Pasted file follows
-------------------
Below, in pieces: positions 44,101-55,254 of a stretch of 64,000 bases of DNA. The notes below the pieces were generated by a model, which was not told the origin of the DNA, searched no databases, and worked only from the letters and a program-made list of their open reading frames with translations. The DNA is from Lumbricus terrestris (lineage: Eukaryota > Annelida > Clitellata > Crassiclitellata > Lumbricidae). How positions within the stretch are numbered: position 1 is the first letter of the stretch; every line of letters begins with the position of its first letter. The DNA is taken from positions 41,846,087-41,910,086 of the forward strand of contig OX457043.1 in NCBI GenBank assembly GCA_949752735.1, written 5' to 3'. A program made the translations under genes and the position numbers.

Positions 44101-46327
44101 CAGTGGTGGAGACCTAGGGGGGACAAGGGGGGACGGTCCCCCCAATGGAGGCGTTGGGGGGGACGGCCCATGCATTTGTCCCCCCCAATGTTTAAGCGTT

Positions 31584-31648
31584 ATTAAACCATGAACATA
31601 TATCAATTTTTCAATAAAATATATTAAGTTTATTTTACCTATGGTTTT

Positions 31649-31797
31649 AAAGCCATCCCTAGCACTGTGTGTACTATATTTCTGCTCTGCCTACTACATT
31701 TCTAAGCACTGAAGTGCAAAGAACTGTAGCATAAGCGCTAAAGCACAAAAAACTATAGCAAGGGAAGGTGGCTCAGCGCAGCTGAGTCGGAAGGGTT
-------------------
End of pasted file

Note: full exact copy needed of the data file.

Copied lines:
Below, in pieces: positions 44,101-55,254 of a stretch of 64,000 bases of DNA. The notes below the pieces were generated by a model, which was not told the origin of the DNA, searched no databases, and worked only from the letters and a program-made list of their open reading frames with translations. The DNA is from Lumbricus terrestris (lineage: Eukaryota > Annelida > Clitellata > Crassiclitellata > Lumbricidae). How positions within the stretch are numbered: position 1 is the first letter of the stretch; every line of letters begins with the position of its first letter. The DNA is taken from positions 41,846,087-41,910,086 of the forward strand of contig OX457043.1 in NCBI GenBank assembly GCA_949752735.1, written 5' to 3'. A program made the translations under genes and the position numbers.

Positions 44101-46327
44101 CAGTGGTGGAGACCTAGGGGGGACAAGGGGGGACGGTCCCCCCAATGGAGGCGTTGGGGGGGACGGCCCATGCATTTGTCCCCCCCAATGTTTAAGCGTT

Positions 31584-31648
31584 ATTAAACCATGAACATA
31601 TATCAATTTTTCAATAAAATATATTAAGTTTATTTTACCTATGGTTTT

Positions 31649-31797
31649 AAAGCCATCCCTAGCACTGTGTGTACTATATTTCTGCTCTGCCTACTACATT
31701 TCTAAGCACTGAAGTGCAAAGAACTGTAGCATAAGCGCTAAAGCACAAAAAACTATAGCAAGGGAAGGTGGCTCAGCGCAGCTGAGTCGGAAGGGTT